The mortality, post emergence, is 60% per year in soil substrates and more than 90% on skeletal lithosols and rock (Keith 2002). Although, seedling numbers and densities have been observed as lower on soil than other substrates (Keith 2002).

Herbarium specimens show the formation of adventitious roots from aerial branches, suggesting the species is capable of vegetative propagation (Keith 1997).

Native animals often browse on the young shoots, and aerial buds will resprout after a low intensity fire (R.Crowden pers. comm. in Lawrence 1993).

This species has a low background mortality rate, less than 1% per annum. It is therefore likely to be long lived, though the life span of individual shrubs is unknown (probably in the order of decades) (Keith & Ilowski 1999).

The following table lists known and perceived threats to this species. Threats are based on the International Union for Conservation of Nature and Natural Resources (IUCN) threat classification version 1.1.

Threat Class Threatening Species References
Climate Change and Severe Weather:Sea level rise:Inundation associated with climate change Inundation study (Environmental Resources Information Network, 2007) [Database].
Climate Change and Severe Weather:Storms and Flooding:Storm damage Commonwealth Listing Advice on Epacris stuartii (Stuart's Heath) (Threatened Species Scientific Committee, 2001aw) [Listing Advice].
Ecosystem/Community Stresses:Indirect Ecosystem Effects:Restricted geographical distribution (area of occupancy and extent of occurrence) Commonwealth Listing Advice on Epacris stuartii (Stuart's Heath) (Threatened Species Scientific Committee, 2001aw) [Listing Advice].
Energy Production and Mining:Mining and Quarrying:Habitat destruction, disturbance and/or modification due to mining activities Recovery Plan - Tasmanian Forest Epacrids 1999-2004 (Keith, D., 1997) [State Recovery Plan].
Human Intrusions and Disturbance:Recreational Activities:Disturbance, especially from human recreational activities and development Species threats data recorded on the SPRAT database between 1999-2002 (Department of Sustainability, Environment, Water, Population and Communities (DSEWPaC), 2012i) [Database].
Invasive and Other Problematic Species and Genes:Invasive Non-Native/Alien Species:Vegetation and habitat loss caused by dieback Phytophthora cinnamomi Epacris stuartii Recovery Plan 1996-2005 (Keith, D.A. & M. Ilowski, 1999) [Recovery Plan].
Commonwealth Listing Advice on Epacris stuartii (Stuart's Heath) (Threatened Species Scientific Committee, 2001aw) [Listing Advice].
Natural System Modifications:Fire and Fire Suppression:Inappropriate and/or changed fire regimes (frequency, timing, intensity) Epacris stuartii Recovery Plan 1996-2005 (Keith, D.A. & M. Ilowski, 1999) [Recovery Plan].
Commonwealth Listing Advice on Epacris stuartii (Stuart's Heath) (Threatened Species Scientific Committee, 2001aw) [Listing Advice].
Natural System Modifications:Fire and Fire Suppression:Inappropriate prescribed regimes and/or vegetation management to control fire regimes Epacris stuartii Recovery Plan 1996-2005 (Keith, D.A. & M. Ilowski, 1999) [Recovery Plan].
Species Stresses:Indirect Species Effects:Low numbers of individuals Epacris stuartii Recovery Plan 1996-2005 (Keith, D.A. & M. Ilowski, 1999) [Recovery Plan].

Barker, P.C.J. (1994). Phytophthora cinnamoni: The susceptibility and management of selected Tasmanian rare species. Hobart, Tasmania: Forestry Tasmania.

Black, P.G. (2001). Personal Communication. DPIWE.

Curtis, W.M. (1979). The Students Flora of Tasmania. Part 4A. ANGIOSPERMAE: Orchidaceae. Government Printer, Hobart.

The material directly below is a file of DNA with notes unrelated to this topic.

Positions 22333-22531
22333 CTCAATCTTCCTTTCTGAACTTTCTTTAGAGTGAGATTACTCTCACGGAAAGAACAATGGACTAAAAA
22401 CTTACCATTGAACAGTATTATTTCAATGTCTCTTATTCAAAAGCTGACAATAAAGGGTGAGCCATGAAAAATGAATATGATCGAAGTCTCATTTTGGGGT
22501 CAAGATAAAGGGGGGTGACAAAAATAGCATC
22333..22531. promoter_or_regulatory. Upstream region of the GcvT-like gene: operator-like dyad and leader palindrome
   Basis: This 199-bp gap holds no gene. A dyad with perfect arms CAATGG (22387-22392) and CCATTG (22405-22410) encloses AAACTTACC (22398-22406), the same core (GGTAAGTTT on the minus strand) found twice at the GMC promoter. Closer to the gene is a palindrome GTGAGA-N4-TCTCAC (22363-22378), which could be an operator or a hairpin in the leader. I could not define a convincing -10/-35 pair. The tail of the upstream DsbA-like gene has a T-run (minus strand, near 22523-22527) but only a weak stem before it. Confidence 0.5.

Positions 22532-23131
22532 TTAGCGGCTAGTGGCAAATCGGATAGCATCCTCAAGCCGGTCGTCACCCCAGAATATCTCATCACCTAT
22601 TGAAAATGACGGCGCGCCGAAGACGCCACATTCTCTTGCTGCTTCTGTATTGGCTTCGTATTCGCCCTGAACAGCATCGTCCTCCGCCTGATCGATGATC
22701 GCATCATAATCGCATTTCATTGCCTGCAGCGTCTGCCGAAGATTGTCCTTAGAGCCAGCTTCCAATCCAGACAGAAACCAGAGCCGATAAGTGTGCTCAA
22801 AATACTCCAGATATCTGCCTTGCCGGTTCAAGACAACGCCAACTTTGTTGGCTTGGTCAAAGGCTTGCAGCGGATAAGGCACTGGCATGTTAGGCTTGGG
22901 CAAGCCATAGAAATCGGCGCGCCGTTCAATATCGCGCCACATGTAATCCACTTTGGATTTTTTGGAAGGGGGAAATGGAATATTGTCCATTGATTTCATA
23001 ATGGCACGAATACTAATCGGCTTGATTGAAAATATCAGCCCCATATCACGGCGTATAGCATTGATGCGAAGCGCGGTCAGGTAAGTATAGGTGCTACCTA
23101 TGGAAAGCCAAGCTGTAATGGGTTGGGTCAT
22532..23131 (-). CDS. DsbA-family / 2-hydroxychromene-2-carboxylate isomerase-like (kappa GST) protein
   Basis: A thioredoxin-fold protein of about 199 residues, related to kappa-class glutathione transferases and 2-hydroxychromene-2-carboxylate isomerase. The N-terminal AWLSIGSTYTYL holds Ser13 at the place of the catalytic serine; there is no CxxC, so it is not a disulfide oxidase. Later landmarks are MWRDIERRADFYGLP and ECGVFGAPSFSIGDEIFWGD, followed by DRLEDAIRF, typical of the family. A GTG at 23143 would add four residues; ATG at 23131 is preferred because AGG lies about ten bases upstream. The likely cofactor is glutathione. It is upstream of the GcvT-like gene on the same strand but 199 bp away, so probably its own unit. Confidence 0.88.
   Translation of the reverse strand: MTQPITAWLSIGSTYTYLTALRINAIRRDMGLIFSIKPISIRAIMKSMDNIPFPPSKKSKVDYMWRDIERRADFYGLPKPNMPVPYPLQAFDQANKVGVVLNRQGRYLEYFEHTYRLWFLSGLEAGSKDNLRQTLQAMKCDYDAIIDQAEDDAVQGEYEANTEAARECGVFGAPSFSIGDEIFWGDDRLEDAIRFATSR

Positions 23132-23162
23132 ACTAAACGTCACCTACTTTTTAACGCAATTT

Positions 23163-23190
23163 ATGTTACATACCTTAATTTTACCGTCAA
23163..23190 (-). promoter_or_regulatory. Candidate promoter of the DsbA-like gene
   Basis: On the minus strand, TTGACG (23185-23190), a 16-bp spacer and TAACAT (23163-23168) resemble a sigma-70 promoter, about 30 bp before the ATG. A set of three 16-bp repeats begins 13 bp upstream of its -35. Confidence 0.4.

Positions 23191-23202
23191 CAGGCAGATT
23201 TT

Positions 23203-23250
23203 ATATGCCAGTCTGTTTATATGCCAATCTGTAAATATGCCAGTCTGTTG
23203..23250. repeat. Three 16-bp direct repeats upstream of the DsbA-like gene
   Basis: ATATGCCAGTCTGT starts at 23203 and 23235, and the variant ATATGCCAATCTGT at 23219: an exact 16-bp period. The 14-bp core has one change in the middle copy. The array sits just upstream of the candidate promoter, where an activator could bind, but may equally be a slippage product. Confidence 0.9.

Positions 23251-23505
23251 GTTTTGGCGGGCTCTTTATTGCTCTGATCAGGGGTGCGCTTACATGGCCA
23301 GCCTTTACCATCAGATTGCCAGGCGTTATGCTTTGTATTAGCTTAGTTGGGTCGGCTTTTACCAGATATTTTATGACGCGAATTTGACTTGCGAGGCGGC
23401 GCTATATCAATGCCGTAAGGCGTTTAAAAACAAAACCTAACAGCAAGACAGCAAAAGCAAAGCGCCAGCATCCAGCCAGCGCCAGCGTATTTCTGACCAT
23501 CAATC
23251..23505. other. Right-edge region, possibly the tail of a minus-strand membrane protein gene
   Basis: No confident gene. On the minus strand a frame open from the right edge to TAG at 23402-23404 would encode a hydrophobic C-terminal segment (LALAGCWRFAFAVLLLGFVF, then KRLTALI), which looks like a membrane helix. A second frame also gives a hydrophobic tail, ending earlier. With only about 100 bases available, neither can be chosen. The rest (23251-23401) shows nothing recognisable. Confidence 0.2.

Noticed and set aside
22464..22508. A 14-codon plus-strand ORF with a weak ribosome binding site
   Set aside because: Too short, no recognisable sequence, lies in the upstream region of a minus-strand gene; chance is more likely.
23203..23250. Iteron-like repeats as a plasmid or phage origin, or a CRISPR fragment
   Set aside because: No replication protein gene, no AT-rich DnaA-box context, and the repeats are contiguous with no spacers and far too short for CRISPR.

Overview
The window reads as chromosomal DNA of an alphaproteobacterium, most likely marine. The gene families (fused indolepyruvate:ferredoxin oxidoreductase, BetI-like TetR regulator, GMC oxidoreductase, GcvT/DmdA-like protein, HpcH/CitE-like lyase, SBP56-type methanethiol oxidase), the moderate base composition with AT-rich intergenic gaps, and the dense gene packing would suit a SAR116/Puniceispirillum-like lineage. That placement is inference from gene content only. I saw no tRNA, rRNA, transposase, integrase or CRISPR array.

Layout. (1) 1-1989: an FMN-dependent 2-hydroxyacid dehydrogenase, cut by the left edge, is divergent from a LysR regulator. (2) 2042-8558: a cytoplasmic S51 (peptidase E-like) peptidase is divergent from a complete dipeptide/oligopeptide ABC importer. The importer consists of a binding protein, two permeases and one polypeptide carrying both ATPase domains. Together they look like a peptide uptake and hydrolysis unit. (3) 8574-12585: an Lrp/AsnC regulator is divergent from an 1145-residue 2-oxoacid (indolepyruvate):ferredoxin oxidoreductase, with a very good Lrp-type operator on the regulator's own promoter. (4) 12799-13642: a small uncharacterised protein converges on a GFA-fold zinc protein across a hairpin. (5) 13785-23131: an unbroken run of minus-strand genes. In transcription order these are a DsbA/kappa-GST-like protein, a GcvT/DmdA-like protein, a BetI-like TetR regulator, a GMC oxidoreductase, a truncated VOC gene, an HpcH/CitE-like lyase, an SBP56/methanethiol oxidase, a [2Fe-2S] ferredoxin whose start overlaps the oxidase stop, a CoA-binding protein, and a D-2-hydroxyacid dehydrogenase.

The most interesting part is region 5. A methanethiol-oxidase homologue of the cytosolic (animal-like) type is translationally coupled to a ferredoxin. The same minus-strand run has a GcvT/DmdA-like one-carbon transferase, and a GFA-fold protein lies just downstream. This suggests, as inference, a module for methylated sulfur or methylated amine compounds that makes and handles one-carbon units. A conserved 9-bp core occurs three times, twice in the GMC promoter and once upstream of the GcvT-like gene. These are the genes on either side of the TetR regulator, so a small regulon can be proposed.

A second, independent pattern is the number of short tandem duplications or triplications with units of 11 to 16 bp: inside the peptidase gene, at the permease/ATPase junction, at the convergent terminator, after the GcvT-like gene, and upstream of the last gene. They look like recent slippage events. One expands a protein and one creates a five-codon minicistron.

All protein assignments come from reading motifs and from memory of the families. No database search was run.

Keith, D. (1997). Recovery Plan - Tasmanian Forest Epacrids 1999-2004. [Online]. Hobart: Tasmanian Parks & Wildlife. Available from: http://www.environment.gov.au/biodiversity/threatened/publications/recovery/tas-forest/index.html.

Keith, D. (1997b). A test of multiple germination cues in Epacris stuartii, an endagered fire-prone Australian Shrub.

Keith, D.A. (1997c). Combined effects of heat shock, smoke and darkness on germination of Epacris stuartii Stapf., an endangered fire-prone Australian shrub. Oecologia. 112:340-344.

Keith, D.A. (2002). Population dynamics of an endangered heathland shrub, Epacris stuartii (Epacridaceae): Recruitment, establishment and survival. Austral Ecology. 27:67-76.

Keith, D.A. & M. Ilowski (1999). Epacris stuartii Recovery Plan 1996-2005. [Online]. Hobart: Tasmanian Parks & Wildlife. Available from: http://www.environment.gov.au/biodiversity/threatened/publications/recovery/e-stuartii/index.html.

Lawrence, N. (1993). Epacris barbata (Melville) Flora Recovery Plan; Research Plan Phase. Hobart: Tasmanian Parks & Wildlife.

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This database is designed to provide statutory, biological and ecological information on species and ecological communities, migratory species, marine species, and species and species products subject to international trade and commercial use protected under the Environment Protection and Biodiversity Conservation Act 1999 (the EPBC Act). It has been compiled from a range of sources including listing advice, recovery plans, published literature and individual experts. While reasonable efforts have been made to ensure the accuracy of the information, no guarantee is given, nor responsibility taken, by the Commonwealth for its accuracy, currency or completeness. The Commonwealth does not accept any responsibility for any loss or damage that may be occasioned directly or indirectly through the use of, or reliance on, the information contained in this database. The information contained in this database does not necessarily represent the views of the Commonwealth. This database is not intended to be a complete source of information on the matters it deals with. Individuals and organisations should consider all the available information, including that available from other sources, in deciding whether there is a need to make a referral or apply for a permit or exemption under the EPBC Act.

Citation: Department of the Environment (2014). Epacris stuartii in Species Profile and Threats Database, Department of the Environment, Canberra. Available from: http://www.environment.gov.au/sprat. Accessed Tue, 29 Jul 2014 10:36:41 +1000.